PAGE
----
Lisa Ades, Lola Van Wagenen, Jeanne Houck, Margaret Drain, Lisa Ades, Lesli Klainberg, Buddy Squires, Peter Nelson, Toby Shimin, Michelle Ferrari, Douglas J. Cuomo, Cherry Jones
Right alongside historic symbols of American price -- the Statute of Liberty, the American flag, and Uncle Sam -- there stands, in all her gowned glory, Miss America. Lisa Ades's Miss America is a remarkably smart, stylish, and fun-to-watch documentary brimming with celebrity interviews, amazing archival footage, and, of course, a bevy of swimsuit beauties.
Originally conceived in 1921 as a ploy to keep buisnessmen in Atlantic City after Labor Day, the Miss America Pageant has since stood at the center of American popular culture, embodying our country's changing view on beauty, sex, race, and the roles of women in our society. Ades follows the evolution of the pateant as it was transformed from a beachfront cakewalk to a "respectable" contest that included a scholarship program and a talent competition (ventriloquism and trampolines included). The pateant became a premiere televised event and was the site of the first feminist demonstration. Winds of change brought crowned beauties who spoke on behalf of abortion and AIDS and paved the way for the first black woman to wear the crown (who was then caught photographed wearing nothing else). While marching through the pageant's colorful history, we watch as each new crop of beauties stroll the catwalk wearing the latest couture of the times and as swimsuit hemlines rise higher and higher.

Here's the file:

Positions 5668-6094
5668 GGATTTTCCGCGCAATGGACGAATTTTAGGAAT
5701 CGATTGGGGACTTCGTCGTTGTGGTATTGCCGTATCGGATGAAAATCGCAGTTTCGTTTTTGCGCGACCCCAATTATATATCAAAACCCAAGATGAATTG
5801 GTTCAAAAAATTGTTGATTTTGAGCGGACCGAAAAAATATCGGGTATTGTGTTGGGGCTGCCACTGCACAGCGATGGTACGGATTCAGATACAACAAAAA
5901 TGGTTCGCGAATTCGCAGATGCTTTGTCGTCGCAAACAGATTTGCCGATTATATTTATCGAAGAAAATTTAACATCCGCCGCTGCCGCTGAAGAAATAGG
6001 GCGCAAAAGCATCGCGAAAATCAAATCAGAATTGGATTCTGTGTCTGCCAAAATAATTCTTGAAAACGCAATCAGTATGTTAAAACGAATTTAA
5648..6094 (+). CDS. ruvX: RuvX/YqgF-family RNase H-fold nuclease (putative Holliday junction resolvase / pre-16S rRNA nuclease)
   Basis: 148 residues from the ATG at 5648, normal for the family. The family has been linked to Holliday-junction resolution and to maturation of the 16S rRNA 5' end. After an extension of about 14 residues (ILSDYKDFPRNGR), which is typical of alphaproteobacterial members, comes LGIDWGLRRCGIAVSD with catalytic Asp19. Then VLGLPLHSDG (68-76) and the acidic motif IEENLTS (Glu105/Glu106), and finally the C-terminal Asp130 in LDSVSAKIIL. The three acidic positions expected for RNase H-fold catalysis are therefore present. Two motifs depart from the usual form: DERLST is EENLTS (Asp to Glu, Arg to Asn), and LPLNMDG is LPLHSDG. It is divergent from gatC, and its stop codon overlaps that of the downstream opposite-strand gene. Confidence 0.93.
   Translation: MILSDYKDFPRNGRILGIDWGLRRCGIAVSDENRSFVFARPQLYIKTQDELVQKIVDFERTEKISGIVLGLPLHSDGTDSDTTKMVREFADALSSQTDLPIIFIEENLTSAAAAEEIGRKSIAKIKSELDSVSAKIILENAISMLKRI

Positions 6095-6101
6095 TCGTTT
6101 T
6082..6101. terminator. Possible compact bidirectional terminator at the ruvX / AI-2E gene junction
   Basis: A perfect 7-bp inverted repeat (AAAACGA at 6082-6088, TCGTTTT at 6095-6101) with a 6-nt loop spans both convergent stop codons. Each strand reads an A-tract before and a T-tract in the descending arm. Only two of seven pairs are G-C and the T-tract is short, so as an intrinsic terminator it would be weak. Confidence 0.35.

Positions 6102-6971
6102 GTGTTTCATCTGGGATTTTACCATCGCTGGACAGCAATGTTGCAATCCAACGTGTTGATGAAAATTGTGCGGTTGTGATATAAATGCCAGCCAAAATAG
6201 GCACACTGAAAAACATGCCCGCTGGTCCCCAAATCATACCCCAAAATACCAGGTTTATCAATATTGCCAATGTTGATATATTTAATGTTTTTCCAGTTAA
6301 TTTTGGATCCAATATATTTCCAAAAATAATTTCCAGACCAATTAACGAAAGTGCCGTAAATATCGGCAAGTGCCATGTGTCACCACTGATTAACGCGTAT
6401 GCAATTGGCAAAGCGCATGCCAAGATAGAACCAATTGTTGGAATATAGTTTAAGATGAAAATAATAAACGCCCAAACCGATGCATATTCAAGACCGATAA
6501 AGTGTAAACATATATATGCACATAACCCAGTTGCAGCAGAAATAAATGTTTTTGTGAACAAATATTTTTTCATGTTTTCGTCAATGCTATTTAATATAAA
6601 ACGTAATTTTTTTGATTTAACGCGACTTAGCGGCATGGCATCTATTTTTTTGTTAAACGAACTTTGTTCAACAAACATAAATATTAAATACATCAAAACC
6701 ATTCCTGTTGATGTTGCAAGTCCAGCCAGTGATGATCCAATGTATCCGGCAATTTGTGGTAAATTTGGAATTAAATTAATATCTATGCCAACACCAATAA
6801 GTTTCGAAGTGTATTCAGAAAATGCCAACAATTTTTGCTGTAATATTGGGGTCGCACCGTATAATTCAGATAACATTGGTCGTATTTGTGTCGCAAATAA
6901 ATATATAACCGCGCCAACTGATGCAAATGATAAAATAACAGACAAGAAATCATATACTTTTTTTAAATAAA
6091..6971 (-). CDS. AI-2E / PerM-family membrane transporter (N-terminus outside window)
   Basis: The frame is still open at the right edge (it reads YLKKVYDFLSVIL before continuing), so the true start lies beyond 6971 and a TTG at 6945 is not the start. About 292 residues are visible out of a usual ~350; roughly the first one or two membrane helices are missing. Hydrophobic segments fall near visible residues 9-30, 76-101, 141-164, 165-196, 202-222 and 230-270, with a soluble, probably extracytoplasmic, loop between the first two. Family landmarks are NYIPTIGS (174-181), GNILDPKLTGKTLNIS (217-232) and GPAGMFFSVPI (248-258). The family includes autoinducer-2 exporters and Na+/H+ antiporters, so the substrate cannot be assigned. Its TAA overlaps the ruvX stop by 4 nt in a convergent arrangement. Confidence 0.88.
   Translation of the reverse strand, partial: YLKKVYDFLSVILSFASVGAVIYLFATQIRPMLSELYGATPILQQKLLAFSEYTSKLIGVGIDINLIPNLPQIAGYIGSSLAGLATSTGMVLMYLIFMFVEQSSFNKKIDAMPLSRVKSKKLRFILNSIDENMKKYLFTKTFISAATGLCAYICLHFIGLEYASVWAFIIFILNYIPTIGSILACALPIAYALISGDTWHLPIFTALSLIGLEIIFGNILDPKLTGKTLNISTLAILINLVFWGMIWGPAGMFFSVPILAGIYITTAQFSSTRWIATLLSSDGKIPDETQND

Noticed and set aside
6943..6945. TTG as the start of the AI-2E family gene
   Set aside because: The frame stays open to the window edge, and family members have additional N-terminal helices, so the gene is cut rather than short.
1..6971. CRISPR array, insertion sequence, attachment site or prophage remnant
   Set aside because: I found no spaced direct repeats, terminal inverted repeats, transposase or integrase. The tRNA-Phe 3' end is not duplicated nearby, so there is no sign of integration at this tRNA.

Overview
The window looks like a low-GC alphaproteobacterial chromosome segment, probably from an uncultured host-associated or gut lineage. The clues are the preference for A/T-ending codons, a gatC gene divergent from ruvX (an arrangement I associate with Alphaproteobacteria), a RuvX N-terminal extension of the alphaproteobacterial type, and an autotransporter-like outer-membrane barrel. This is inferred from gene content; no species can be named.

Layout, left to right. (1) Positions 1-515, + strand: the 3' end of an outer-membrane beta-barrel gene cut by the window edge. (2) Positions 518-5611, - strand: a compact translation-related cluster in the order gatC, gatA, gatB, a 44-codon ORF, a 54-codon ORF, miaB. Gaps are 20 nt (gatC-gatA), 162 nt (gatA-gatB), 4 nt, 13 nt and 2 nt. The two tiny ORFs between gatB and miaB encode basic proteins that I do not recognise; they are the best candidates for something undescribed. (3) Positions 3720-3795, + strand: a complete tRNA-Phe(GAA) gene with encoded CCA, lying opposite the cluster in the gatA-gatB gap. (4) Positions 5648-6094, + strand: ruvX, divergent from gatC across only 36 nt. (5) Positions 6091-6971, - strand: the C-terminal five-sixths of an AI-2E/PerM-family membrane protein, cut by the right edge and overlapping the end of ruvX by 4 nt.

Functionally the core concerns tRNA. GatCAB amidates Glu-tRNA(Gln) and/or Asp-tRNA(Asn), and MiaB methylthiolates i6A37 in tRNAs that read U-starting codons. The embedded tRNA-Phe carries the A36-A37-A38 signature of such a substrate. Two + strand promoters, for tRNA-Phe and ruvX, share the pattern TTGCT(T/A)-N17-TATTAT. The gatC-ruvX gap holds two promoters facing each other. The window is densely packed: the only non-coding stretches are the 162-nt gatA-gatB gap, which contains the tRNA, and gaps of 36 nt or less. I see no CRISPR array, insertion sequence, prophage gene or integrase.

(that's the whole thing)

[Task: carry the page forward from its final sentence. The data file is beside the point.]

Interpreting the history are a host of scholars and celebrities, including Gloria Steinem, Margaret Cho, Tricia Rose, and Isaac Mizrahi, not to mention a number of former pageant winners. All together, Miss America paints a much more complex portrait of The Pageant than you would ever expect.